Did Philadelphia Lose Its Mind?

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Or Is It The Smartest City in the U.S.?

We're not the kind of group to get all political, but news this morning came to us that Philadelphia is requiring bloggers pay to write on the Internet. We're interested in what Website Magazine readers have to say.

According to Philly's City Paper, the city does not stop there: In addition to the $300 for the license to write on the World Wide Web, bloggers must pay city wage taxes, business privilege taxes and taxes on any net profits -- on top of state and federal taxes.

Philadelphia requires privilege licenses for any business engaged in any "activity for profit," said tax attorney Michael Mandale of Center City law firm Mandale Kaufmann on CityPaper.net. This applies "whether or not they earned a profit during the preceding year," he added.

This means that even if your weblog or website only gets a few unique visitors a day, as long as there is a potential for it to be lucrative, you're now in the tax sights of the cit of Philly.

In June of this year (2010), Philadelphia city council members unveiled a proposal to reform the city's business privilege tax in an effort to make Philly a more attractive place for small businesses. If their bill passes, bloggers will still have to get a privilege license if their sites are designed to make money, but they would no longer have to pay taxes on their first $100,000 in profit.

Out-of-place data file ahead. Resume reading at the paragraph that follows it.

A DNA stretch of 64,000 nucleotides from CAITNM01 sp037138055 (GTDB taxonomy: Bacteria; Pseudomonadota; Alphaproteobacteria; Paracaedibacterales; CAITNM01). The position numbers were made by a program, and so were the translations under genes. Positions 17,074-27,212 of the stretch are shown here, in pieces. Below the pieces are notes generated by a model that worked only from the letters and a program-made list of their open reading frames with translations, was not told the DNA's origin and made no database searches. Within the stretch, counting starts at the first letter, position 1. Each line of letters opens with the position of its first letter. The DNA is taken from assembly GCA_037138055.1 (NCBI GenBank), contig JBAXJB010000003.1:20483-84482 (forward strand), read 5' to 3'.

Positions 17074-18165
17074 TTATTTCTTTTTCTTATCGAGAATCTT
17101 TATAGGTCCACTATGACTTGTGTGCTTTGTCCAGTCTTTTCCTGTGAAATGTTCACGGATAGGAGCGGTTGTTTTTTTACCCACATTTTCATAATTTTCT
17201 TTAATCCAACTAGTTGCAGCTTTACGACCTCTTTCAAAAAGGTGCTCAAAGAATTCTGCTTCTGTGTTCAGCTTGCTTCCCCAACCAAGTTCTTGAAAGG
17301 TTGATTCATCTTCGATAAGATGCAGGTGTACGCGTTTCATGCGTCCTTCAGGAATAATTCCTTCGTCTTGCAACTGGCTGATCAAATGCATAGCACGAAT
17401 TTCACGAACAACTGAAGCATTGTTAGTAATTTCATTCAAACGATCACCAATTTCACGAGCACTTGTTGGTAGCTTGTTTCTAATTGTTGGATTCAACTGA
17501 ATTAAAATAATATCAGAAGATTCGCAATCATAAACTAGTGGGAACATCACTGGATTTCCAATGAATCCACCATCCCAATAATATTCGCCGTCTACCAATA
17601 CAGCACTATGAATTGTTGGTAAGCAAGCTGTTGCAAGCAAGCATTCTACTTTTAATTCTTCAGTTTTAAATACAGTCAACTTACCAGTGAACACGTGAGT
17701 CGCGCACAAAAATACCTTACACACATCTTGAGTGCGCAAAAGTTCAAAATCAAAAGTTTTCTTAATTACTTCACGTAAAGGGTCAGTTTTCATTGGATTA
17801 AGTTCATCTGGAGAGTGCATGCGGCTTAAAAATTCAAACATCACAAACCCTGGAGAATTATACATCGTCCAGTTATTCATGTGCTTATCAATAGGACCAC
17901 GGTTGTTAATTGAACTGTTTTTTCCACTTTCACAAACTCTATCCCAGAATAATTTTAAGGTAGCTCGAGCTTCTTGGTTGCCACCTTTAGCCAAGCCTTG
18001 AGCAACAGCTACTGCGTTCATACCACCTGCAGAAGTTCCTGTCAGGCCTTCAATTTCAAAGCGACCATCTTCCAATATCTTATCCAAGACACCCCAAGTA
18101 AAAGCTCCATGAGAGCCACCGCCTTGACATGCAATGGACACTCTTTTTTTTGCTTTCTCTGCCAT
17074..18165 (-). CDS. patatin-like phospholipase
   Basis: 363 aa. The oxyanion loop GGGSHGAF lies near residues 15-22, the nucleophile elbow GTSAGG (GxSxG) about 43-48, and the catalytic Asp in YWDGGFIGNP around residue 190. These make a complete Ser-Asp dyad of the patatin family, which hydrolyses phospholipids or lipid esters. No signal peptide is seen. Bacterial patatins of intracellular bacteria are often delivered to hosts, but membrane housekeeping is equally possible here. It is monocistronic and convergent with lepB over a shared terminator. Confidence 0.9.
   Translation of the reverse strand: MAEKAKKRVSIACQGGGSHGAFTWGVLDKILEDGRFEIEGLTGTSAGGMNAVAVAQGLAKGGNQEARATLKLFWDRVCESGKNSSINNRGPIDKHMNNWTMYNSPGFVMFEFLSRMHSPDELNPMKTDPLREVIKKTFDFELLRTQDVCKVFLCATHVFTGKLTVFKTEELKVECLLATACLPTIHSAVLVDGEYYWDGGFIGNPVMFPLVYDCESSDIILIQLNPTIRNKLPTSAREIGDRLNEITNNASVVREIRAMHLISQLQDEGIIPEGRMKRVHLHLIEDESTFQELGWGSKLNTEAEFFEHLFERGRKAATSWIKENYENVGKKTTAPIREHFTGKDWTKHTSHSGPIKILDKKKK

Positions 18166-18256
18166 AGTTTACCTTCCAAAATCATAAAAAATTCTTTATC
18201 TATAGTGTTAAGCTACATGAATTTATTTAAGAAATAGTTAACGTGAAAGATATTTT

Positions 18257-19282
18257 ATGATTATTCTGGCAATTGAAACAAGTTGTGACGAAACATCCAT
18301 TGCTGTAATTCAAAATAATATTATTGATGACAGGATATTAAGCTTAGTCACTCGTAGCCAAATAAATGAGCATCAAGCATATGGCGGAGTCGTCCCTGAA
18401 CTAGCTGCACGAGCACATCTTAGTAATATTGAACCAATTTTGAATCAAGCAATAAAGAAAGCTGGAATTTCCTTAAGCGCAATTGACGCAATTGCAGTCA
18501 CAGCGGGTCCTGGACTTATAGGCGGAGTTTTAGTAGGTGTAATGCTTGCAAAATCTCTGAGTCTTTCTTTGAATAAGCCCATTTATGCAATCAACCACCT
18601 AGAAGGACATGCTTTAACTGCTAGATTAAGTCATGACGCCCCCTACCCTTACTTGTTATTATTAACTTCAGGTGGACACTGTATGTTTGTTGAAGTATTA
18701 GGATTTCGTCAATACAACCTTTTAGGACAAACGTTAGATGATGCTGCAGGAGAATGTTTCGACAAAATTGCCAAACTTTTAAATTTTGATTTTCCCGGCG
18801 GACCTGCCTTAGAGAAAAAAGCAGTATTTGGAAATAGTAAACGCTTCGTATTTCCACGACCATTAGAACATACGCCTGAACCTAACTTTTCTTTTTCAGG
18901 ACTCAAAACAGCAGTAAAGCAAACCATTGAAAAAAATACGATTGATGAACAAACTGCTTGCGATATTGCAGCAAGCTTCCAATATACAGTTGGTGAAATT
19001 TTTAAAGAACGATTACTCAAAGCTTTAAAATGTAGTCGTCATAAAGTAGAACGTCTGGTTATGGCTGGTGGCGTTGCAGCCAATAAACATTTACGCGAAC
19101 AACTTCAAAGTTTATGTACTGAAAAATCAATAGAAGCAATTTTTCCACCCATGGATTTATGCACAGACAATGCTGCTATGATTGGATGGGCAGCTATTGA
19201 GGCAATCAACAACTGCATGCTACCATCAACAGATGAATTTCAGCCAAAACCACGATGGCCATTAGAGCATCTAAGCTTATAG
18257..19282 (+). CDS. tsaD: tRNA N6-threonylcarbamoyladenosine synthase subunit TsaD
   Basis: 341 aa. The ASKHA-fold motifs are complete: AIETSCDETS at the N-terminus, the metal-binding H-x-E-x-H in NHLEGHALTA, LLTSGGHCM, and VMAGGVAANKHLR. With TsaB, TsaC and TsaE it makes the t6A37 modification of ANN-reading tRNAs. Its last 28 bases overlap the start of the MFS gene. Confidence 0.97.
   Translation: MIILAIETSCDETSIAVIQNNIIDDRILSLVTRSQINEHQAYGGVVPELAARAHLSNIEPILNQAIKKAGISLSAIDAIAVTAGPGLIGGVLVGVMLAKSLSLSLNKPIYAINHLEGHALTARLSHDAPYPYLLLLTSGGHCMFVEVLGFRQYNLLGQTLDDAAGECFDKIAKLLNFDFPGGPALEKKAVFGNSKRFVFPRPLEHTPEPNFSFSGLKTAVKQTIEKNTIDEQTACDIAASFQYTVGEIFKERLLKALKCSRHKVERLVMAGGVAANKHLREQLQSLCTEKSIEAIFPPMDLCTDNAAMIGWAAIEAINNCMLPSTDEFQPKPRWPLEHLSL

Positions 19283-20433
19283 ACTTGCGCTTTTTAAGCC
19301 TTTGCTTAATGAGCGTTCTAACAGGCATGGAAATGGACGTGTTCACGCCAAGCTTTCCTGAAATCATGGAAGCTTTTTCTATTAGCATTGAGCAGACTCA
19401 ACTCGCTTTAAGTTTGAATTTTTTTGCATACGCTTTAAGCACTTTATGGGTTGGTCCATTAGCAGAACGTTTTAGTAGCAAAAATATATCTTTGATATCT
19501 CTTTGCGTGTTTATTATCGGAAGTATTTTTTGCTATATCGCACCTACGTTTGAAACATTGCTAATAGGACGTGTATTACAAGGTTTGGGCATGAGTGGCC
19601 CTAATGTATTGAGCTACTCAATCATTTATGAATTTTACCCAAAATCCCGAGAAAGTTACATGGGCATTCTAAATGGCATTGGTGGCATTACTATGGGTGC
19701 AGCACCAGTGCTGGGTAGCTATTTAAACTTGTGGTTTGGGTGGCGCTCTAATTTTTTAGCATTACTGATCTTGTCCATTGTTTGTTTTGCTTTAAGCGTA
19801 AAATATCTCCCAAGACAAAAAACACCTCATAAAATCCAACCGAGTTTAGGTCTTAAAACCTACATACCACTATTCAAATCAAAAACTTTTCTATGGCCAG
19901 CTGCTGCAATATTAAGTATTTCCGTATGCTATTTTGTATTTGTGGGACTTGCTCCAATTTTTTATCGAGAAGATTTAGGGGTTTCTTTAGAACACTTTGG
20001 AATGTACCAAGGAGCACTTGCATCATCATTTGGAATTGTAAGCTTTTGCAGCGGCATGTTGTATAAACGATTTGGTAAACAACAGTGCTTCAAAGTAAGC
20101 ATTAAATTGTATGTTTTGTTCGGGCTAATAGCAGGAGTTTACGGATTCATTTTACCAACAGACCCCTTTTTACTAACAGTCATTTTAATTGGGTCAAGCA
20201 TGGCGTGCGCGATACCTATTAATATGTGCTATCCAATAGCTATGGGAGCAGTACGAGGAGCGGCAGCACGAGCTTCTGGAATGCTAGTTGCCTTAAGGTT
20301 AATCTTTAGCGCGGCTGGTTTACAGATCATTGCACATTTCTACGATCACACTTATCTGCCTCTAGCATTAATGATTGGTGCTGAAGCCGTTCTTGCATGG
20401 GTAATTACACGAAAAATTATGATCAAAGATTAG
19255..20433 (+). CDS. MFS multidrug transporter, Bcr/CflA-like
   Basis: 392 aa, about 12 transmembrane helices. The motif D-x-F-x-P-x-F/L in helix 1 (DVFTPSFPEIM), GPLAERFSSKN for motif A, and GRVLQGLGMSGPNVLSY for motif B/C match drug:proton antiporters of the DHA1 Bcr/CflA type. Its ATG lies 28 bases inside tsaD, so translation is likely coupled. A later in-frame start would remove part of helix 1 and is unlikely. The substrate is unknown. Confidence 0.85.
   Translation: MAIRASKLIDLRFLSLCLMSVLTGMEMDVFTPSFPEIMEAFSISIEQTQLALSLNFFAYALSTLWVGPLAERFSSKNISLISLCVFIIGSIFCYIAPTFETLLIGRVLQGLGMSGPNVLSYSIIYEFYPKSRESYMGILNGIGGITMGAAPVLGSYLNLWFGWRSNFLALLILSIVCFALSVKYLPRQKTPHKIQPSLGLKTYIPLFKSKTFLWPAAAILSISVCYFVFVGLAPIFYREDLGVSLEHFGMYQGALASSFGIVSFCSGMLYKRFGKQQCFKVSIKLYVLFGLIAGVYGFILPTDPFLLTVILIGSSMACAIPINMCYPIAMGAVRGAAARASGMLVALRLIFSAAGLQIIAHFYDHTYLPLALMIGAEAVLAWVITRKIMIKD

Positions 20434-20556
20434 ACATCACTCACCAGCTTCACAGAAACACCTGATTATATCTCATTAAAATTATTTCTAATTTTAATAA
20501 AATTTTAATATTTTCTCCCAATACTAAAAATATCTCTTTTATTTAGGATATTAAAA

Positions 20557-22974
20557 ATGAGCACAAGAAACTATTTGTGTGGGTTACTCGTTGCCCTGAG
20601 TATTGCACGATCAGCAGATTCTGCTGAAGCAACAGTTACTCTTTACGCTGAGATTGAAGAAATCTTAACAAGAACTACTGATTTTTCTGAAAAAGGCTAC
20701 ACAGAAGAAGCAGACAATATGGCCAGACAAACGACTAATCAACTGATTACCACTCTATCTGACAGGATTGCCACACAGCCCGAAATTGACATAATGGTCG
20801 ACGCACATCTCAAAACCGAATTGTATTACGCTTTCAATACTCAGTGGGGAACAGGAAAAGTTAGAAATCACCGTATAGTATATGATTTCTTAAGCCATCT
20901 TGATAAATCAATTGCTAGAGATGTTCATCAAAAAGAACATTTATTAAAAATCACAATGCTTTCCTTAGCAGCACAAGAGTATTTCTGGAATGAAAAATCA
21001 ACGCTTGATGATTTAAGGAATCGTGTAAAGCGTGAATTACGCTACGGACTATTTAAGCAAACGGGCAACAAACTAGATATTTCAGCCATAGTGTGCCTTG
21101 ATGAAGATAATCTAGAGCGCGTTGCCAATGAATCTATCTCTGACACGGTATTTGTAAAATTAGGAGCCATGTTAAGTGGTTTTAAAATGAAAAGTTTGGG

As you might imagine, those in the city of Brotherly Love aren't necessarily pleased. An NBC Philadelphia poll indicates that 85% are furious about the matter. But what about you; how would you respond if your city or town were to enact such a measure?

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12 comments

ConnorC 08-24-2010 10:41 AM

Are they crazy? What the hell! I would be furious as well if I lived in that city. Thankfully I do not.

NickK 08-24-2010 10:43 AM

Yes, I think this is a great idea.  It would weed out the real bloggers from the crap.  Too many bloggers out the claiming to be real legit journalists and if they had a license and displayed on their site that they are licensed, then we'd know the real from the junk.

AmandaL 08-24-2010 12:18 PM

Well, first of all, that's crazy. What's next...no website of any kind without a license? And I understand the point that there are a lot of bloggers who write junk, but making them get a license won't stop that or make them legitimate. There are a lot of "legitimate" journalists who write horrible things every day. Lies, omissions of truth, one-sided topics...and they work for huge, established publications.

Ina Stanley 08-24-2010 1:59 PM

This is just ridiculous. Blogging is a free activity, and some use it just to speak their minds and discuss ideas, theories and opinions with others. Not all bloggers do it for profit.

There isn't a need to weed out the good bloggers from the bad because like many things that take creativity and opinion into account, there's no right or wrong way (as long as what you're doing isn't illegal). If you don't feel that a blog is worth your time, don't read it. It's as simple as that. But that doesn't mean others won't find the content interesting or worth their time.